Framing a Wall
Framing a wall correctly is essential to good structural design, but it can also be fun. At the end of a long day of building and erecting walls, you get to see the fruits of your labor standing tall before your eyes. The goal in this section is to provide you with the basic information you will need to begin framing a wall that is typically used in residential construction.
If the wall you are planning to build has windows and doors in it, you will need to ensure that the openings are properly framed. If the wall is a load bearing wall, that is, if it carries the weight of joists, rafters, or beams, you will need to include adequately sized headers to carry the load across the openings.
The diagram above shows two adjacent walls. The one on the left, with headers over the door and window, is load bearing because it is designed to carry the weight of the roof plus the weight of the ceiling (not shown). The connecting wall on the right is a non-load bearing wall because it is not carrying any load from the framing above. This wall is parallel to the direction of the joists and rafters and does not require a structural header over the window opening.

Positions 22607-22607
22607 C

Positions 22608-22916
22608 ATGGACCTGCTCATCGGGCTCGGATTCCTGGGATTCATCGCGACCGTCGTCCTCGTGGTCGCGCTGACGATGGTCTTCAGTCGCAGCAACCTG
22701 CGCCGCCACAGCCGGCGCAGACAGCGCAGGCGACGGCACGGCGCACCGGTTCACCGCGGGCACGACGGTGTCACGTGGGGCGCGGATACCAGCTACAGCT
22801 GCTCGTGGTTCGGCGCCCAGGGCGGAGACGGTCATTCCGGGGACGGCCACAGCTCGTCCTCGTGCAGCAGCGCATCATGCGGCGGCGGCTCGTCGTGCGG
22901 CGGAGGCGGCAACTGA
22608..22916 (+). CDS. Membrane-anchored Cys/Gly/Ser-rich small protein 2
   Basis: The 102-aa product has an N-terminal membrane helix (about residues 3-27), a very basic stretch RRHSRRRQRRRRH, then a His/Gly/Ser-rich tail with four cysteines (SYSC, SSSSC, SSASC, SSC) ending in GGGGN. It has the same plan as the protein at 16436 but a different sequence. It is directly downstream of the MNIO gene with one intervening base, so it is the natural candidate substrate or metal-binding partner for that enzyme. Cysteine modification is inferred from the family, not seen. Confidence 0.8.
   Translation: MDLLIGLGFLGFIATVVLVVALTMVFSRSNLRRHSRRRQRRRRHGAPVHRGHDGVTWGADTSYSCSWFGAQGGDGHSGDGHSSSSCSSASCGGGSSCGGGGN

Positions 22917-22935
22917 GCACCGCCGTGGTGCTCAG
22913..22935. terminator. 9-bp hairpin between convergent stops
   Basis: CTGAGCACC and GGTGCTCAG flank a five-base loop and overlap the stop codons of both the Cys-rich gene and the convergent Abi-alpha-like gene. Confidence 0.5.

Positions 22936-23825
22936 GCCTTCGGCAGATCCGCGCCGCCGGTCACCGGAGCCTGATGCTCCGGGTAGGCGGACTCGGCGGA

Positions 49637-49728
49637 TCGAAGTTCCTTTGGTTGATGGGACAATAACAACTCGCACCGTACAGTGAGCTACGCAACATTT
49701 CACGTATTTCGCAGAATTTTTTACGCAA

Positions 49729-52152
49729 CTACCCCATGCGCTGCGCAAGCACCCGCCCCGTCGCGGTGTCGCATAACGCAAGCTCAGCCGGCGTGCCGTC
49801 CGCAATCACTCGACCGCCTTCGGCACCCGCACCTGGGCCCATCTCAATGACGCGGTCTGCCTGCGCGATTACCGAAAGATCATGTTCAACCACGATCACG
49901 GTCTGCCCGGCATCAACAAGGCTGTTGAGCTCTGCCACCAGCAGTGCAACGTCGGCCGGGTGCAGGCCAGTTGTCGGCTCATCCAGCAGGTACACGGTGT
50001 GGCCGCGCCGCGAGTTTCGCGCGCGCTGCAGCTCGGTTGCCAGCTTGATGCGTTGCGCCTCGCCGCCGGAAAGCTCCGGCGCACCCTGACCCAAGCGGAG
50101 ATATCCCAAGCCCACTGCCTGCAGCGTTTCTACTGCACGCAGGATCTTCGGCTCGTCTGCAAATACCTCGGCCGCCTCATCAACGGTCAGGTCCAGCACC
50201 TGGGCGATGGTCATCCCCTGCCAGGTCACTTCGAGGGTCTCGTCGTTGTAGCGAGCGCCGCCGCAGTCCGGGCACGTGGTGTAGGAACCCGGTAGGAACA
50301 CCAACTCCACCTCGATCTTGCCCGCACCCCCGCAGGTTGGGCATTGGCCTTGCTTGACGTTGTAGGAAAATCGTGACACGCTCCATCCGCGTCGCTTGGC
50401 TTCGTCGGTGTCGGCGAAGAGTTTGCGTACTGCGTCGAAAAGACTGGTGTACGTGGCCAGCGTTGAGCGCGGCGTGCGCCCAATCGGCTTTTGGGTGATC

If you are planning to build walls inside of an existing structure, such as a basement, for example, where the loads are already supported by existing structure, you can omit the double top plate on the new wall and place studs up to 24" apart. Load bearing walls typically have studs placed closer together (16" apart), and require a double-top plate.
Framing a Wall
There is a lot happening in the picture above. Both of the adjacent walls are load bearing because they are both carrying weight of the ceiling and roof. There are headers above the two transom windows as well as the door and standard windows. The wall is braced on the inside with 2x4s to keep it plumb, until the OSB (Oriented Strand Board) installation can be completed.
Laying out the Top and Bottom Plates of a Wall